“Put up’ THE END’… It’s all right,” I said.
So he did. And I nailed it. And Paul was weeping almost immediately so I had to look away but he added that extra emotion to my performance.
I messed up in 2 places… When Paul could finally talk he whispered, “Val, I swear to God, Jim blew 2 parts and we had to drop in to fix them. They are the same places in the song…!”
People have often spoken in a different kind of language about this particular performance, which I’ve always thought was because of Jim’s mythic interests and Oliver’s feeding that angle in the press. But any actor will tell you this kind of thing is what we do. That when you do your job, and really commit, and you are Lady Ophelia, you can really smell those flowers, and you really have memories of floating around that stage, right out of your mind…
But it’s just the blessing of acting. It’s not possession, its just a reminder of what we all can do with our minds, if we are open, and willing. We can do anything. I can’t sing like Jim Morrison. He’s a baritone tenor. So is Elvis. That’s about it for rock and roll singers. But I sing every song live in that film. Except for some second of a scream Paul was particularly attached to, that Jim did; I think it was on ‘WHEN THE MUSIC’S OVER.’
When the music’s over, yeah…
It finally happened: I outgrew my little old website over on Shopify. I’ve moved over to WordPress with a beautiful new site design and convenient, secure WooCommerce storefront.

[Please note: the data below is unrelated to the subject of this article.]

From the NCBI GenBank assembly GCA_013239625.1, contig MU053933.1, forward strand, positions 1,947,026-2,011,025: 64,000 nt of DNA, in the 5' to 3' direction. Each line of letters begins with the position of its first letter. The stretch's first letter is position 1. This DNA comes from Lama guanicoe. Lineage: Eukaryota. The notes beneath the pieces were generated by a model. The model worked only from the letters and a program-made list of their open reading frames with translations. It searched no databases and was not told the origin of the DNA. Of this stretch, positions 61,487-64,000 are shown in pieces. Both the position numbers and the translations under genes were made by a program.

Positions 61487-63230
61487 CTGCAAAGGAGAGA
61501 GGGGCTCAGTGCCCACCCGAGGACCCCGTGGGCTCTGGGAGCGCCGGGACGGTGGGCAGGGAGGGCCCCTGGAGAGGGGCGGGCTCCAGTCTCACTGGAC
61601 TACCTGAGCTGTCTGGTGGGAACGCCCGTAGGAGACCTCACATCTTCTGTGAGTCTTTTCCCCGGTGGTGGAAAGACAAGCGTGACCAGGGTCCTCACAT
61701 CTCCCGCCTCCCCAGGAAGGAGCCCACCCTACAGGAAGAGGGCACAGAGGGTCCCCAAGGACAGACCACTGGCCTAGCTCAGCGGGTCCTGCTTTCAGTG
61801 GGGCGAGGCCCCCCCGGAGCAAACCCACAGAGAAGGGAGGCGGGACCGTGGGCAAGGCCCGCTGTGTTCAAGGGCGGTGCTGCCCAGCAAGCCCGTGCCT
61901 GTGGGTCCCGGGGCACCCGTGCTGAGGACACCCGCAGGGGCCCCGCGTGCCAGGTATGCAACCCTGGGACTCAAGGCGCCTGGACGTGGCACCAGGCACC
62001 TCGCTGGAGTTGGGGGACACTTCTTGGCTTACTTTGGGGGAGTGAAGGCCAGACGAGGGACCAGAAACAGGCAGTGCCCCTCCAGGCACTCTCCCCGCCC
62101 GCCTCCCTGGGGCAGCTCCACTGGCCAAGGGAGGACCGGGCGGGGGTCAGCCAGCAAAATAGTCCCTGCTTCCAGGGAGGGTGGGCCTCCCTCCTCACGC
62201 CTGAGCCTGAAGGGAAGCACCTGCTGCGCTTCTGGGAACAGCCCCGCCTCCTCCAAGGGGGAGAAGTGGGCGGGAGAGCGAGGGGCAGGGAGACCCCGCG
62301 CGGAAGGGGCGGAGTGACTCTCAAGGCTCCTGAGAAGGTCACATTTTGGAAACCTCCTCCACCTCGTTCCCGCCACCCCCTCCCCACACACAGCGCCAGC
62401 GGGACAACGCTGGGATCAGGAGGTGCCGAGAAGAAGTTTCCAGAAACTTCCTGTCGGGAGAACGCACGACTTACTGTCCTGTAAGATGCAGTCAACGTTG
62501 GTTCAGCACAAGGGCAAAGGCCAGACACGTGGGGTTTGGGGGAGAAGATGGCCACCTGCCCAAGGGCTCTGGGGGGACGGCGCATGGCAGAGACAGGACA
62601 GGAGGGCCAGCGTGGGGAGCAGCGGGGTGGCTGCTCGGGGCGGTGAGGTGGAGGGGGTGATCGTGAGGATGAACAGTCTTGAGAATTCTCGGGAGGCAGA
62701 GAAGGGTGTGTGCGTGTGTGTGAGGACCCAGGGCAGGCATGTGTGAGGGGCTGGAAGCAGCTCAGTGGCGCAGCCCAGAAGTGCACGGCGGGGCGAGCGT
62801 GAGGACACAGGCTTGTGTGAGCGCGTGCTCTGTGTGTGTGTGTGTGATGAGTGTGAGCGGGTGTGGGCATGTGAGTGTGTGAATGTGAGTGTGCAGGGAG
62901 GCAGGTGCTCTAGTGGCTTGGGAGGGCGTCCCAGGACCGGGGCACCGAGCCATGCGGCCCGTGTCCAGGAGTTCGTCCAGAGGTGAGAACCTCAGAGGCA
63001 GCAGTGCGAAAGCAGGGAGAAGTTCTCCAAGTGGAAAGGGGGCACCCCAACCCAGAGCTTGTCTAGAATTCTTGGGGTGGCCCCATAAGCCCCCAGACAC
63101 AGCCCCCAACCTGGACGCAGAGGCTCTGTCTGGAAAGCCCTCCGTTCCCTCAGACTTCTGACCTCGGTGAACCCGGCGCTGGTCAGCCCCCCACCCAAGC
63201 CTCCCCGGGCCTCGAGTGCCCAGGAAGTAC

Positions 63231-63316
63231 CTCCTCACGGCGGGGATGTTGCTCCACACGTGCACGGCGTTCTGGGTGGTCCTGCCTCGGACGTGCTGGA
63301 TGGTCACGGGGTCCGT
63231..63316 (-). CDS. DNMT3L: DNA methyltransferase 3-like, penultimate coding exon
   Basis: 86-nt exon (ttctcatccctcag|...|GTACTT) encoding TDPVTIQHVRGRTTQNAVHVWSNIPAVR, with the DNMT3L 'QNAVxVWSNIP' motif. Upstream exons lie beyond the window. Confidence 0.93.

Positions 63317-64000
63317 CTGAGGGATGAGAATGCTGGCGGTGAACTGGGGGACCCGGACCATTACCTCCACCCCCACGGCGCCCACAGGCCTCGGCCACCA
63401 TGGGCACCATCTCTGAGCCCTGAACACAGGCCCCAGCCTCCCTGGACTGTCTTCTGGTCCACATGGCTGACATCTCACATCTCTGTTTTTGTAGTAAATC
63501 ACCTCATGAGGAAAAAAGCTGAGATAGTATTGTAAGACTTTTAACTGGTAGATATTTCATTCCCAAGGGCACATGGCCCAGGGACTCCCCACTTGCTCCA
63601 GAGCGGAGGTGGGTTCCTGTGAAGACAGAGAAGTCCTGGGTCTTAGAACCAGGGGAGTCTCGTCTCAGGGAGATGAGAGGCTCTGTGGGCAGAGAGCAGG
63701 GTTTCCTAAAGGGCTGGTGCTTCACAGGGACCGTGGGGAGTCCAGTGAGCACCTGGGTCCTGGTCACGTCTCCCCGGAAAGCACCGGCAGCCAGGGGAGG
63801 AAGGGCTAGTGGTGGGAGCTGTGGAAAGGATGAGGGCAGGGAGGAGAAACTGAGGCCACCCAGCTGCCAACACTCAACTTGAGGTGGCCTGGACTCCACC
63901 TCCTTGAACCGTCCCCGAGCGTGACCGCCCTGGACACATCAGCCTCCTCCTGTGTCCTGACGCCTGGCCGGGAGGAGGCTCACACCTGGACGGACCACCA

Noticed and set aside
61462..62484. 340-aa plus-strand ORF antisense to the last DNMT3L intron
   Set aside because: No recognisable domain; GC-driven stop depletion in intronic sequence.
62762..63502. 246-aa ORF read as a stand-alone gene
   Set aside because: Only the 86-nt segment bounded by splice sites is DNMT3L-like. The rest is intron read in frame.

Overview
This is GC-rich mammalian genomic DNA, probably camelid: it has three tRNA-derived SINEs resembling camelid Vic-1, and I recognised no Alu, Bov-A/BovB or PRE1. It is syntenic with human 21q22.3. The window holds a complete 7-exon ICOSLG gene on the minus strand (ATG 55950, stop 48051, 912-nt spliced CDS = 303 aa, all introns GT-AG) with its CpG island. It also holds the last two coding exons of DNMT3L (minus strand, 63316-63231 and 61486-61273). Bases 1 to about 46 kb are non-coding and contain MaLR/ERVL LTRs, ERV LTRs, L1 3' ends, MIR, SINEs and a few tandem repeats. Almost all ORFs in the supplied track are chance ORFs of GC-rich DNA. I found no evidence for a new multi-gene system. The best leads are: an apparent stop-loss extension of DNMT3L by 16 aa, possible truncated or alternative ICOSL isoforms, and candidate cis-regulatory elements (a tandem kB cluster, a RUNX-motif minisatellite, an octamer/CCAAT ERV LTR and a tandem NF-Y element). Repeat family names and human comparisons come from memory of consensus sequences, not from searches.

You’ll see a lot of new pages, but it’s pretty easy to get around the whole site. Have fun exploring!
I wanted it to be easier for you all to stay up to date on my schedule (including Cinema Twain tour venues, art shows, and comic con appearances as well as other events like the upcoming inaugural Doc HolliDays in Tombstone Arizona) so there’s a whole section just for that!
The store has been reorganized and streamlined to make it easy for you to shop for art and I’m adding some other kinds of merch (check out the new “Iceman” tees!) I’m excited to be presenting my art while on tour and at several upcoming pop-up shows this year, and I have a few more surprises in my pocket.
I’ll be updating my blog much more frequently with the help of Team Val, so don’t forget to bookmark it. Also check out the sign-up options across the site – you can get on a list that will automatically send you an email when I’m going to be in your city, when tickets go on sale for an event (the VIP tix always sell out fast!) or even if I just want to show my fans some love with a special sale or a discount code for some of my art.
Until next time,